“Local Youths Debunk the Legend of Ming House. Governor to Award Medals of Valor for Un-Haunting Premises.” 

“I ain’t going inside alone,” I said. “I might fall through some planks.” 

“We’re with you. It’ll take all of us to stand proper guard.”

It was misting on the night of Friday the Thirteenth at eleven-thirty. Parents sleep especially well in gentle rain, so slipping out through the bedroom window was easier than anticipated. At Hendry’s, I saw only Jimmy and Nels. Benny was missing. “Where’s the Chief? I asked. 

Jimmy answered, “He saw a double feature this afternoon. A Roy Rogers and Nellybelle one, and a scary movie called The Thing. I bet he’s under his cozy covers dreaming about that luscious Dale Evans.”

We waited several minutes longer for Benny, then walked on to Ming House. Each of us brought flashlights with fresh batteries. I checked the pocket watch that Grandpa had given me. It was one minute before midnight. The mist looked like smoke drifting through the flashlight beams as we blanketed the house with light. Leading the way as assigned, I was first to place a foot on the porch. It gave a bit under my weight but did not break. I stepped up to the screen door and peeled it back. The front door was slightly ajar, and its hinges squealed as I pushed it farther open. I looked behind me. Jimmy and Nels had linked their arms together. I put the flashlight under my chin so they could see my grin. They immediately separated. 

The open door led into what was probably once the parlor. The room was empty, and the far end led into a hallway. I started through the doorway, shining the light on the floor beneath me, wary of broken boards. Suddenly I felt a tangle of cobwebs and began swatting at the strands. It felt like I had shoved my face into a boll of cotton candy but it was not at all sweet. I’m certain I felt a fat spider in my palm as I batted the air.

Some sort of howling creature dashed between my legs, brushing my calf. I turned quickly to see a yellow cat nearly airborne toward the door. Nels bolted, matching the shriek of the startled cat. The two of them never touched a plank as they sailed from the house. Jimmy stood there jerking his face back and forth as if caught between two equally bad alternatives. Fight-or-flight was written in his eyes. I raised my hand like a traffic cop.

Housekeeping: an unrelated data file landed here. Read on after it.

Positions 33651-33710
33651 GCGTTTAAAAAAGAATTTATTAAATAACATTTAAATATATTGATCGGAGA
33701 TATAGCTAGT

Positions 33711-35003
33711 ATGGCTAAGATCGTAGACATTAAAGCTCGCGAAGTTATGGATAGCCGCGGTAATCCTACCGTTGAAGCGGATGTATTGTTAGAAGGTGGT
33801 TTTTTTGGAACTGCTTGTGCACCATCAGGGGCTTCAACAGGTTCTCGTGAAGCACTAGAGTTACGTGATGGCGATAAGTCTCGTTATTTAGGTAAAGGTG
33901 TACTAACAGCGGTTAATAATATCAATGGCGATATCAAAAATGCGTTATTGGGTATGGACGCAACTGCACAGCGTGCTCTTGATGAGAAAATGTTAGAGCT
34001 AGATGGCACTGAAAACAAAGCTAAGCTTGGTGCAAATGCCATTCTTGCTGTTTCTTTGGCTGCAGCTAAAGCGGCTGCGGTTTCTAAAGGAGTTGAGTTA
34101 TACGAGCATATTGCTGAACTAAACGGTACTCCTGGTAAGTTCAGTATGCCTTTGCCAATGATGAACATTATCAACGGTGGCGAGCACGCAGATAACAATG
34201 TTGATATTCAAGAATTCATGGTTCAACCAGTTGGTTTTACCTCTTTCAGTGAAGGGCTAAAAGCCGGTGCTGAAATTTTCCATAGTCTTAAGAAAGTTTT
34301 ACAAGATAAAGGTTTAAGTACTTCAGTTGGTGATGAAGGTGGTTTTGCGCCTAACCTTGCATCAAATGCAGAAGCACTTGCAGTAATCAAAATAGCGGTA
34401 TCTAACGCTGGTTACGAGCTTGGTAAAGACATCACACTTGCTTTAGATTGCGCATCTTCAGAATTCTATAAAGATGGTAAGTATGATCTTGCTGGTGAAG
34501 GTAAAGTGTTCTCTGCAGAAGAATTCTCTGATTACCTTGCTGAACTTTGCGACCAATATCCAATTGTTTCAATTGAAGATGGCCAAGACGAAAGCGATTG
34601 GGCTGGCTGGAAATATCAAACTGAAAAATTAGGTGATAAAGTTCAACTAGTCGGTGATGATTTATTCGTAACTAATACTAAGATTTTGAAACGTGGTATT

“Just a cat!” I said. “Just a big yellow cat!”  The words were meant to both explain and comfort. The spider and the cat had been unnerving even to me, and I closed my eyes and began a quiet recitation of the Lord’s Prayer in my best Presbyterian dialect. The part about “Forgive us our trespasses” seemed to make a lot of sense at the moment. I added a sentence of my own on the end about keeping me safe from “whatever lurks in Ming House.” I figured God knew the house I was referring to and wouldn’t mind me adding a real short PS to his famous prayer.

It must have frightened Jimmy to death to see me mumbling that prayer with both my eyes tightly closed. His flashlight bounced on the floor as he did a u-turn—a pivot as impressive as a gymnast’s back flip. He was gone, and I figured he would quickly pass Nels and the cat in stride. 

The next room was like a foyer. To one side stood the sagging hulk of an old upright piano, its white ivory curling backward like the bark of a shag hickory. I decided that indeed, ignorance was bliss; it was not the time to check for missing piano wires. To my left was a steep staircase with no handrail. More spider webs there, and my flashlight caught one in its beam. The spider was gently raising then replacing two of his legs like a soldier marking time for his sergeant. He was black with yellow racing stripes. Doesn’t a black widow have red markings?